"It is...Our will that Catholics should abstain from certain appellations which have recently been brought into use to distinguish one group of Catholics from another. They are to be avoided not only as 'profane novelties of words,' out of harmony with both truth and justice, but also because they give rise to great trouble and confusion among Catholics. Such is the nature of Catholicism that it does not admit of more or less, but must be held as a whole or as a whole rejected: 'This is the Catholic faith, which unless a man believe faithfully and firmly; he cannot be saved' (Athanasian Creed). There is no need of adding any qualifying terms to the profession of Catholicism: it is quite enough for each one to proclaim 'Christian is my name and Catholic my surname,' only let him endeavour to be in reality what he calls himself." -- Pope Benedict XV, Ad Beatissimi Apostolorum 24 (1914)

Monday, May 21, 2012



Rev. Fr. Leonard Goffine's
The Church's Year


At the Introit the Church sings the words which were spoken by the
angels to the apostles and disciples, after the Ascension of our

INTROIT Ye men of Galilee, why wonder you, looking up to heaven?
allel.: He shall so come as you have seen him going up into heaven.
Allel., allel., allel. (Acts I. 11.), Oh, clap your hands, all ye
nations; shout unto God with the voice of joy. (Ps. XLVI. 2.) Glory
be to the Father, etc.

COLLECT Grant, we beseech Thee, O Almighty God, that we who believe
Thy only-begotten Son, our Redeemer, to have this day ascended into
the heavens, may ourselves also in, mind dwell amid heavenly things.
Through the same etc.

LESSON (Acts I. 1-11.) The former treatise I made, O Theophilus, of
all things which Jesus began to do and to teach , until the day on
which, giving commandments by the Holy Ghost to the apostles ,whom he
had chosen, he was taken up: to whom also he showed himself alive
after his passion, by many proofs, for forty days appearing to them,
and speaking of the kingdom of God. And eating together with them, he
commanded them that they should not depart from Jerusalem, but should
wait for the prom�ise of the Father, which you have heard (saith he)
by my mouth: for John indeed baptized with water, but you shall be
baptized with the Holy Ghost, not many days hence. They, therefore,
who were come together, asked him, saying: Lord, wilt thou at this
time restore the kingdom to Israel? But he said to diem: It is not
for you to know the times or moments which the Father hath put in his
own power; but you shall receive the power of the Holy Ghost coming
upon you, and you shall be witnesses to me in Jerusalem and in all
Judea, and Samaria, and even to the uttermost part of the earth. And
when he had said these things, while they looked on, he was raised
up; and a cloud received him out of their sight. And while they were
beholding him going up to heaven, behold, two men stood by them in
white garments, who also said: Ye men of Galilee, why stand yon
looking up to heaven? This Jesus who is taken up from you into
heaven, shall so come, as you have seen him going into heaven.

EXPLANATION This gospel of St. Luke addressed to Theophilus, a
Christian of note in Antioch, contains an account of the life,
sufferings, and death of Jesus up to the time of His ascension into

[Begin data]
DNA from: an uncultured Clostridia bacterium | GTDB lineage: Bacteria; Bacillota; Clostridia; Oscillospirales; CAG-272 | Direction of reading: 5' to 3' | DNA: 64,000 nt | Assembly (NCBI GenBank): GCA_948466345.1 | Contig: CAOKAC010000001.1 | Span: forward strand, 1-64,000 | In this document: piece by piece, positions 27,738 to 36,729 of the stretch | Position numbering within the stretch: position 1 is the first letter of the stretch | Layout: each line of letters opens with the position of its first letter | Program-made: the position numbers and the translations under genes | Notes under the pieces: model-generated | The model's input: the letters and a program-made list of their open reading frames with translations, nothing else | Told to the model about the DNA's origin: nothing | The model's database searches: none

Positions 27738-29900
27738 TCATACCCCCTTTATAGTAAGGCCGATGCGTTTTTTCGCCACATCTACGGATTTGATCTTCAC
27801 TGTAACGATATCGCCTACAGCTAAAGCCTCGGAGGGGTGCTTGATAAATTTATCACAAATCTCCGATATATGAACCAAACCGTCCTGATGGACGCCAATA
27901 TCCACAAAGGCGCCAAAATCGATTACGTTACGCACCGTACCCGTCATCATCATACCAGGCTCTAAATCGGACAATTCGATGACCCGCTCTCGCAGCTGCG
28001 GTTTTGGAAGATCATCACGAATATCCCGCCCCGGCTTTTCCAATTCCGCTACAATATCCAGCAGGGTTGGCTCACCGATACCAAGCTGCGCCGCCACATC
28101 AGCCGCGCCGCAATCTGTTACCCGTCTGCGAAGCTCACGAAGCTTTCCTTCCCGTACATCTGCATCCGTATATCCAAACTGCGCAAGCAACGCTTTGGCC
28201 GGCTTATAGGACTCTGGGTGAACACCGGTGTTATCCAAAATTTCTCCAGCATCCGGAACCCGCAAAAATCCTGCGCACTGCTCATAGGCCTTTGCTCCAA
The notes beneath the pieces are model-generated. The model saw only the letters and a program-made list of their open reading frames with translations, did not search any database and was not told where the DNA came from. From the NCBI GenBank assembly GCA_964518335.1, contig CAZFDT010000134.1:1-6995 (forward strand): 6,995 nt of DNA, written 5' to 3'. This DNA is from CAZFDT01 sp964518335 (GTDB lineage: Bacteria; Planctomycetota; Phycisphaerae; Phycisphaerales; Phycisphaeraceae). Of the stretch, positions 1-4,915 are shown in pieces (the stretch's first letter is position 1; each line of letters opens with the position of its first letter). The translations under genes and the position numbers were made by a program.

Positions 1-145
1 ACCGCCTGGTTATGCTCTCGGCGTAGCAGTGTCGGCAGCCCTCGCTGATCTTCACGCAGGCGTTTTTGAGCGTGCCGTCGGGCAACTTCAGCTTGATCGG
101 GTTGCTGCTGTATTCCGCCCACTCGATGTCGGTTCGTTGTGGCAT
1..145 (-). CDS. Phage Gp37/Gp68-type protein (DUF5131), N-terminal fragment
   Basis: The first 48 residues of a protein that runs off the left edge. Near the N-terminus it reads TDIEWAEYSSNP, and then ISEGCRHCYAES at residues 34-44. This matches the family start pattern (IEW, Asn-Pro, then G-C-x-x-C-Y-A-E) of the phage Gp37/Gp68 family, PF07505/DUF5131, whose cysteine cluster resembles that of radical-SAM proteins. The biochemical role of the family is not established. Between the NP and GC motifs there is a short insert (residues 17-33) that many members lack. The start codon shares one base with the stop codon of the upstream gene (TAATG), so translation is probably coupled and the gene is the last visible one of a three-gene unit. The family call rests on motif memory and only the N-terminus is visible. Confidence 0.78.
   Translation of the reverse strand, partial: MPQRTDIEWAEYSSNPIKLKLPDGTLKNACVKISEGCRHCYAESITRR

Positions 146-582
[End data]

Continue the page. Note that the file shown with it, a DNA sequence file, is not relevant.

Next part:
heaven. The Evangelist con�tinues his account in the Acts of the
apostles, in which he describes in simple words that which Jesus did
during the forty days following His Resurrection, and the manner in
which He ascended into heaven in the presence of His apostles.
Rejoice that Christ today has entered into the glory gained by His
sufferings and death, and pray: I rejoice, O King of heaven and
earth, in the glory Thou bast this day attained in heaven. Sing to
God, ye kingdoms of the earth: sing ye to the Lord: sing ye to God,
who mounteth above the heaven of heavens to the east. Give ye glory
to God for Israel, his magnificence and his power is in the clouds.
God is wonderful in his saints, the God of Israel is he who will give
power and strength to his people, blessed be God. (Ps.LXVII. 33-36.)

GOSPEL (Mark. XVI. 14-20.) At that time, Jesus appeared to the eleven
as they were at table: and he upbraided them with their incredulity
and hardness of heart, because they did not believe them who had seen
him after he was risen again. (And he said to them: Go ye into the
whole world, and preach the gospel to every creature. He that
believeth and is baptized shall be saved: but he that believeth not
shall be condemned: And these signs shall follow them that believe.
In my name they shall cast out devils: they shall speak with new
tongues; they shall take up serpents: and if they shall drink any
deadly thing, it shall not hurt them: they shall lay their hands upon
the sick; and they shall recover.) And the Lord Jesus after he had
spoken to them, was taken up into heaven, and sitteth on the right
hand of God. But they going forth preached everywhere, the Lord
work�ing withal, and confirming the word with signs that followed.

The part of this gospel which is within the marks of parenthesis, is
the gospel for the feast of St: Francis Xavier.

Why did Christ say to His apostles: Go ye into the whale world and
preach the gospel to all creatures?
To show that no one is to assume the office of preach�ing, but must
look for his mission from the lawful pastors of the Church. And when
Christ sends His apostles into the whole worlds to all nations
without exception, He shows His willingness to save all men. If the
designs of God are not fulfilled, the blame is not to be attributed
to God, but to man, who either does not accept the doctrine of the
gospel, or accepting, does not live in accordance with it, or else
renders himself by his obduracy in vice, unworthy of the gospel.

Is faith without good works sufficient for salvation?
No, faith that is not active in love, not fruitful in good works, and
therefore not meritorious, (Gal. V. 6.) is not sufficient for
salvation. "Such faith," says St. Anselm, "is not the faith of a
Christian, but the faith of the devil." Only he who truly believes in
Christ and His doctrine, and lives in accordance with it, will be

Is ours then the true faith since all the faithful do not work
miracles; as Christ has predicted?
St. Gregory very beautifully replies to this question: "Because the
Redeemer said that true faith would be accompanied by miracles, you
must not think that you have not the faith, because these signs do
not follow; these miracles had to be wrought in the beginning of the
Church, because faith in her had to be increased by these visible